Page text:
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Cryogenics & Fluids Branch (Code 552)

3 stage Adiabetic Demagnetization Refrigerator (ADR) developed for Astro-H

3 stage Adiabetic Demagnetization Refrigerator (ADR) developed for Astro-H

Mission

The Cryogenics and Fluids Branch provides world-class expertise in the design and development of low temperature cooling systems and related technologies for space flight applications. Typical science customers are infrared or x-ray detection instruments such as the Astro-H Soft X-ray Spectrometer (SXS) and the James Webb Space Telescope Mid-Infrared Instrument. Our technologies and capabilities support cooling systems for detectors, optics, subsystems, or entire spacecraft that need to achieve or survive temperatures below 100 Kelvin. Related research in superconductivity has included superconducting detectors, and materials for superconducting joints and magnets. The Branch provides end-to-end support from general consulting, research and development to integration, testing, and launch support. The Branch also provides expertise for materials testing at cryogenic temperatures and subsystem or system level cryogenic thermal analysis and mechanical design.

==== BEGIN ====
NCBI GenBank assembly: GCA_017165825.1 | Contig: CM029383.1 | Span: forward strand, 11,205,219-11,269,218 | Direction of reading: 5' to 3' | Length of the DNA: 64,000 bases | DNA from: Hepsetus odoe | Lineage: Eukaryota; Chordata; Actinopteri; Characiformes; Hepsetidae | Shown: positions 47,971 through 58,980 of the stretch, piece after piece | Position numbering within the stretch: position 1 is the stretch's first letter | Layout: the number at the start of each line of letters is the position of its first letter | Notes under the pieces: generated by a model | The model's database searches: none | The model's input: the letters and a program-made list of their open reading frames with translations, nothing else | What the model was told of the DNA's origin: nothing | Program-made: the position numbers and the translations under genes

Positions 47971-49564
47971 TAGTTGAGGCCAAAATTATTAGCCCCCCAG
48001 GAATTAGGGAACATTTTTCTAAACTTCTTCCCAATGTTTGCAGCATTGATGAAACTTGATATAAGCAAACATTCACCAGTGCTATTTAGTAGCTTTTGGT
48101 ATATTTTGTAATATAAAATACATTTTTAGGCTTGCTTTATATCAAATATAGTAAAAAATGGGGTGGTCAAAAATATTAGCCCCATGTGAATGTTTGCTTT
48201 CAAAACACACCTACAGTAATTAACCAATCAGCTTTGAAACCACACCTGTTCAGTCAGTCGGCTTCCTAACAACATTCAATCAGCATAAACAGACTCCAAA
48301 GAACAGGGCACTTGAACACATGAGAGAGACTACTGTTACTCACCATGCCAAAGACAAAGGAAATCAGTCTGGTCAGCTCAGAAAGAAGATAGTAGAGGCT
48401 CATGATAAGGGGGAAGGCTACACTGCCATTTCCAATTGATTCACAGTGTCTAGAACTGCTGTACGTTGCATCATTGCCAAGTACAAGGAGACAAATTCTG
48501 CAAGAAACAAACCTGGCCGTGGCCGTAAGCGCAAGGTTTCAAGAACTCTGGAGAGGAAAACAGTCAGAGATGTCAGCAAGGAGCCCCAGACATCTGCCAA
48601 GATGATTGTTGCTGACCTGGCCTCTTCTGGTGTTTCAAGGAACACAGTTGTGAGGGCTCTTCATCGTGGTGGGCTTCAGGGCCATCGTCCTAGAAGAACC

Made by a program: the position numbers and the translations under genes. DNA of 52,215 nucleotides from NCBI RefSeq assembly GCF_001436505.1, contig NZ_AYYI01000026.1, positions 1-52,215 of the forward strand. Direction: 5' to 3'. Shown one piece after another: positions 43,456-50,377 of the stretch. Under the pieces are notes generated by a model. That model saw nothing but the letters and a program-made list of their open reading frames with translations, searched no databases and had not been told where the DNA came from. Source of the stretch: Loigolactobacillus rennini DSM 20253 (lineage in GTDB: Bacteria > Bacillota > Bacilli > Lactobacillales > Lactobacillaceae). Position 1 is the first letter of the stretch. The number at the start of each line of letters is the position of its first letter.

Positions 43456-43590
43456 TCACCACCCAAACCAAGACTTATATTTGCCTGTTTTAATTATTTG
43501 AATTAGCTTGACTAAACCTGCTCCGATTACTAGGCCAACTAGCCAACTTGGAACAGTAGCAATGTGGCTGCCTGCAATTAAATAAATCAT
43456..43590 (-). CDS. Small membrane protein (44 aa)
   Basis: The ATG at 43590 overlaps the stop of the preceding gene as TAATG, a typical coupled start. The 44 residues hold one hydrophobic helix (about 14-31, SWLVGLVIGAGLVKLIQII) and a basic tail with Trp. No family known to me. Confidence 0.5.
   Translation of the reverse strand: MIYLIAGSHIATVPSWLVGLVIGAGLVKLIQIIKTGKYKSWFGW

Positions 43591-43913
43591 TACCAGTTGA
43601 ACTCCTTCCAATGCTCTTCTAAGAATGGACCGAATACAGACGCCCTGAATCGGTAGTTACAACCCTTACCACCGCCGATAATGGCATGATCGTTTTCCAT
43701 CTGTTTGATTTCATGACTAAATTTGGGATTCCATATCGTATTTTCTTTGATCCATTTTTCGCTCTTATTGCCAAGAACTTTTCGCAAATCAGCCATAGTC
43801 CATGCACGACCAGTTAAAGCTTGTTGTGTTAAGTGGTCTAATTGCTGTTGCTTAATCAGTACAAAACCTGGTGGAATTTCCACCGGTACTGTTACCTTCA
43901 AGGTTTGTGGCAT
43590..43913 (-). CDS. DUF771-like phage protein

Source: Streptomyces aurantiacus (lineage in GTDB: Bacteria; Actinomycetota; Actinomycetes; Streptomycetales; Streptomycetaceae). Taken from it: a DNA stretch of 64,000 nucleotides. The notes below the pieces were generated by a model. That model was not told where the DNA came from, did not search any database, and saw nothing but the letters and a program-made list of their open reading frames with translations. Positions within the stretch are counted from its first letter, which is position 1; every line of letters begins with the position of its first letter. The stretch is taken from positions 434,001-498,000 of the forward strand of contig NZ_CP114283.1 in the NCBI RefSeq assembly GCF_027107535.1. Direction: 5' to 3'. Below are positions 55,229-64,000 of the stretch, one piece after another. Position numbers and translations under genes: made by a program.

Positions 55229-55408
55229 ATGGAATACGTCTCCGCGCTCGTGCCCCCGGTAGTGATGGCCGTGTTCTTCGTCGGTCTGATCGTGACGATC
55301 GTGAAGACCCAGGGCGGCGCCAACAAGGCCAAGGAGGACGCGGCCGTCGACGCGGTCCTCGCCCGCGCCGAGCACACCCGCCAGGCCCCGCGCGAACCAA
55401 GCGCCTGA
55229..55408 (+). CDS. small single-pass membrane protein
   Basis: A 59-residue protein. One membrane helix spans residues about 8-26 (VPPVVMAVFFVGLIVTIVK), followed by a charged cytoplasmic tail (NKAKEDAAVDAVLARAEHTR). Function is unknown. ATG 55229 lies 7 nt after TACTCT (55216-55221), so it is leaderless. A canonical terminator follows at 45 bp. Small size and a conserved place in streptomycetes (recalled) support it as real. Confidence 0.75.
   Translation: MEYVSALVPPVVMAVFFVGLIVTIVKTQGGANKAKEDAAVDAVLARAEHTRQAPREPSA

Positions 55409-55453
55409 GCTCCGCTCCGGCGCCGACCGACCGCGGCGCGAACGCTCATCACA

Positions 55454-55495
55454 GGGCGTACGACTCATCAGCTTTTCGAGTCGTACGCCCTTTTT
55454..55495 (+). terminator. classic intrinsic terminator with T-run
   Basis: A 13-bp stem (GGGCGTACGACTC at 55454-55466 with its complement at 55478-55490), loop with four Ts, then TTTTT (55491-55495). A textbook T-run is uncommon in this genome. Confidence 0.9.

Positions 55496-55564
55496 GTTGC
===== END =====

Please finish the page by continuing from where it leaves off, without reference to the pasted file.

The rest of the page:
The Branch is a world leader in the development of Adiabatic Demagnetization Refrigerators (ADR) to achieve sub-Kelvin temperatures. Many of the key technologies such as magnetocaloric materials and passive heat switches have been developed or validated in house. Two flight ADR's have been built and a multi-stage flight ADR is being built for SXS on Astro-H.

The Branch has extensive experience in stored cryogen systems for ground and space applications and has developed or consulted on every flight stored cryogen system developed by NASA since the inception of the Branch. The Branch members are also experienced in cryogenic fluid handling.

Closed-cycle mechanical cryogenic refrigerators are developed in close partnership with industry. The Branch maintains a cryocooler test bed and serves as an independent testing authority for characterization and qualification of cryocoolers for potential use for space flight applications. Several coolers developed through Branch contracts or validated in our facilities have successfully flown, including the Near Infrared Camera and Multi-Object Spectrograph (NICMOS) Cryocooler installed on the Hubble Space Telescope (HST) during servicing mission 3B and the cooler flown on the Ramaty High Energy Solar Spectroscopic Imager (RHESSI) launched in 2002.

 

Branch Management Team

Erik Silk Hudson Delee Xiaoyi Li

Erik Silk
Head

Hudson Delee
Associate Head
Xiaoyi Li
Associate Head

 

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